Münster – The Making of Modern Europe

Münster is a city at the northern tip of the state of North Rhine Westphalia, and about the furthest north that my semester ticket can go. Its about two hours away from Cologne by train, which is slightly too far to visit conveniently and too near to stay overnight, and too remote to think of visiting on a future Europe trip. I really love staying in my room to sleep, eat and watch variety shows but my free days in Europe were getting very numbered so I went on a day trip to see both Münster and Dortmund on the way to make the trip more worthwhile.

Peace of Westphalia: the Birth of Modern Europe

Münster may just be the most important European city that you have never heard of. When you think Germany, cities that come to mind would be Berlin, Munich and Frankfurt, but Münster occupies an extra special place in European history as it is the place where the Peace of Westphalia was negotiated.

In the 17th century, Europe was plagued by the Thirty Years’ War, one of the last wars motivated by religious differences. In 1648, a treaty called the Peace of Westphalia was signed, which brought the war to an end and made it clear that religion and politics should now be separate, bringing a new modern order made of secular, sovereign states instead of religious leagues and unions. It was the first that that diplomatic means were used to end conflict, and not by military means.

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This is the front façade of the historic town hall where the negotiations took place, but its not the original design since the building was damaged many times over the centuries. Most recently, it was severely damaged during World War II, and only the bottom arches survived the bombings. The earliest use of the building dates back to the 13th century as a meeting place for judges, however they would hold court outside under the archways in front of the town hall.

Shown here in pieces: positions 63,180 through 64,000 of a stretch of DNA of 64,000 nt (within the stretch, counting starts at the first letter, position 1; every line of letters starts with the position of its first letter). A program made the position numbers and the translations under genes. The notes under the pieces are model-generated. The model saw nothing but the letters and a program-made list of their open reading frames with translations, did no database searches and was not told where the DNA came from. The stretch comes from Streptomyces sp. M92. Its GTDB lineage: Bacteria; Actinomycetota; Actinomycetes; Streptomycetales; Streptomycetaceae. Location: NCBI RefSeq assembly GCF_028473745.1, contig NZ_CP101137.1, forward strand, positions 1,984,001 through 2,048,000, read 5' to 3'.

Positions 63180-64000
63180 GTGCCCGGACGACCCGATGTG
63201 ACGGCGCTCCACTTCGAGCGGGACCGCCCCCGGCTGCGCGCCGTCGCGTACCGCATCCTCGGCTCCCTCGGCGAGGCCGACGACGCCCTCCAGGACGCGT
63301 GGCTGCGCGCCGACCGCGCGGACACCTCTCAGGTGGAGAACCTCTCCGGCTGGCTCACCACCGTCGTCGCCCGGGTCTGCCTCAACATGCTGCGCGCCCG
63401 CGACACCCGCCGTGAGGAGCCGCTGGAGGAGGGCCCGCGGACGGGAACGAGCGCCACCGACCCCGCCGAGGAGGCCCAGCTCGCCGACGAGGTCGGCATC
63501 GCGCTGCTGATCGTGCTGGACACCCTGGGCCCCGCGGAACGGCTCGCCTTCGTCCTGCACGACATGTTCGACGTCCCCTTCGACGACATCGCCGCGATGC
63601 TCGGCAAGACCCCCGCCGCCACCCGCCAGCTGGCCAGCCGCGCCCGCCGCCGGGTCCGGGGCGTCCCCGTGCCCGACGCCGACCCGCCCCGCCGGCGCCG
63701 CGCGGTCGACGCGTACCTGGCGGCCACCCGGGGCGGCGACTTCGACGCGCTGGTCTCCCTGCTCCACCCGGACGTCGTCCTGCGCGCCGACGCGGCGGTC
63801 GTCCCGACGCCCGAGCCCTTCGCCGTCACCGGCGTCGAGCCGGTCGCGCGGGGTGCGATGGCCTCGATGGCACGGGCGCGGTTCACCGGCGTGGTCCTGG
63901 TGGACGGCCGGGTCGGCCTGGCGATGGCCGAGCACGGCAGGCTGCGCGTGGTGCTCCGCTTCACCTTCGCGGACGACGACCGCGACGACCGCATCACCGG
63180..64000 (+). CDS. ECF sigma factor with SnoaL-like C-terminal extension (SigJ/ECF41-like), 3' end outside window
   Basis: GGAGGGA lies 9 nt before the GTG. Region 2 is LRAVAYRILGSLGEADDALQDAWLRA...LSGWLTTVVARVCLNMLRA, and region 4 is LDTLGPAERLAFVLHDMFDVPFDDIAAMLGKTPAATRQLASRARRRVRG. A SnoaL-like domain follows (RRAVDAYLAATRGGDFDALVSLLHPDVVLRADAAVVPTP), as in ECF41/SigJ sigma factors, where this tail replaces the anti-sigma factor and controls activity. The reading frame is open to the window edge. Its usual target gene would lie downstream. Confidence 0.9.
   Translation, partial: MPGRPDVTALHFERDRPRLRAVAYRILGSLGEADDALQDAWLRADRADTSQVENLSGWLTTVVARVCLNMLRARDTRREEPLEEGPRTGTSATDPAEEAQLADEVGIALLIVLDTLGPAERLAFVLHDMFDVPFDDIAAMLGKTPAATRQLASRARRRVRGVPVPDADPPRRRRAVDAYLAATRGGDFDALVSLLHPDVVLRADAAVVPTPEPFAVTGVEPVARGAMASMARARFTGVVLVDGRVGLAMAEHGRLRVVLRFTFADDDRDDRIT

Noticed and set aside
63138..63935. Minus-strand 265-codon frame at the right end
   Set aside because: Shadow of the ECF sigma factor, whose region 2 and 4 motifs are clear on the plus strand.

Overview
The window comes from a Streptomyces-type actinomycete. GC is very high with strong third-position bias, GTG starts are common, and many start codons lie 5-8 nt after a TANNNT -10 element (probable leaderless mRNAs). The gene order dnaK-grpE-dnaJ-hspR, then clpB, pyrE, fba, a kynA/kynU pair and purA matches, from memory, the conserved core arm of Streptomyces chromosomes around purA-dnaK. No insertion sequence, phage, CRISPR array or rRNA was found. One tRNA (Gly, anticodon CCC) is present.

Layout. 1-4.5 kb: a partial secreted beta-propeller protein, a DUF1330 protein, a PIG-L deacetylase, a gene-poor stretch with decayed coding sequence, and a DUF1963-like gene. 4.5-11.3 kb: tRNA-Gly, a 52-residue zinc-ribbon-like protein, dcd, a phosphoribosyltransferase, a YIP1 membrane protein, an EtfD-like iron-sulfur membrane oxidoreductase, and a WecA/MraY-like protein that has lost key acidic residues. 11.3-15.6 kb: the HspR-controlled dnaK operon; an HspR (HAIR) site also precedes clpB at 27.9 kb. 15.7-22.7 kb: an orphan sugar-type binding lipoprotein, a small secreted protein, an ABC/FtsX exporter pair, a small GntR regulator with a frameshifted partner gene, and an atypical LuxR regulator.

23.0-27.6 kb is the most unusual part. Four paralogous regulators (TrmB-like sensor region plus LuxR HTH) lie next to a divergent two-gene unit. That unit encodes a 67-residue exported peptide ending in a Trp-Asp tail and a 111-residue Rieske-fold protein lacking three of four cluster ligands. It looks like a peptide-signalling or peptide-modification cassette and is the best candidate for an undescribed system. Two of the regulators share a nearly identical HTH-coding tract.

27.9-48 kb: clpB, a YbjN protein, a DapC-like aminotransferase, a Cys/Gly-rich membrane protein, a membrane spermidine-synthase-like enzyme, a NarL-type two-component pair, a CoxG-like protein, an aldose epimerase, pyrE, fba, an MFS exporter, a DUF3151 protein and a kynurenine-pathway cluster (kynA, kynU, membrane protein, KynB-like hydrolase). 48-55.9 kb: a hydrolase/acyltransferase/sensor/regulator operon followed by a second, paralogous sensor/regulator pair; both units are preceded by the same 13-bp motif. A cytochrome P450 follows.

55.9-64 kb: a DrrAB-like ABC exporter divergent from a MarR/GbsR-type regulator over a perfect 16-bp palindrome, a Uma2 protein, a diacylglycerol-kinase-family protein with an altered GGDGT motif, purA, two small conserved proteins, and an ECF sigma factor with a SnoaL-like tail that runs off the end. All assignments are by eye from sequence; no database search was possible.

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An electronic version of the flyer is also available online if you want to read more about the town hall. The council chamber is now known as the Friedensaal, or Hall of Peace. THe wooden paneling were removed and saved from the war destruction, so it remains authentic. Back in the 17th century negotiations took years to complete as it took a long time to send messages between the negotiating parties. Portraits of important delegates are also hung in the gallery. .

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The Golden Cockerel is actually a wine goblet that holds about a bottle of wine and is offered to important visiting dignitaries. There’s also a severed mummified hand in another display case, which was supposedly evidence for a murder case back in the day (o.o why did they manage to keep such a thing for so long).

Lambertikirche

Outside the town hall along the main street of Prinzipalmarkt is the St. Lamberti church. If you look carefully, you can see three cages hanging just above the golden clock, they used to hold the corpses of Baptist movement leaders and the skeletons were only removed quite recently. Which is a just a tiny bit grotesque!

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St. Paulus Dom

The city’s main cathedral is another short walk away. Its actually the third church built on the same site, built in a Late Romanesque style. It has a huge astronomical clock inside, which is always a fun thing to see.

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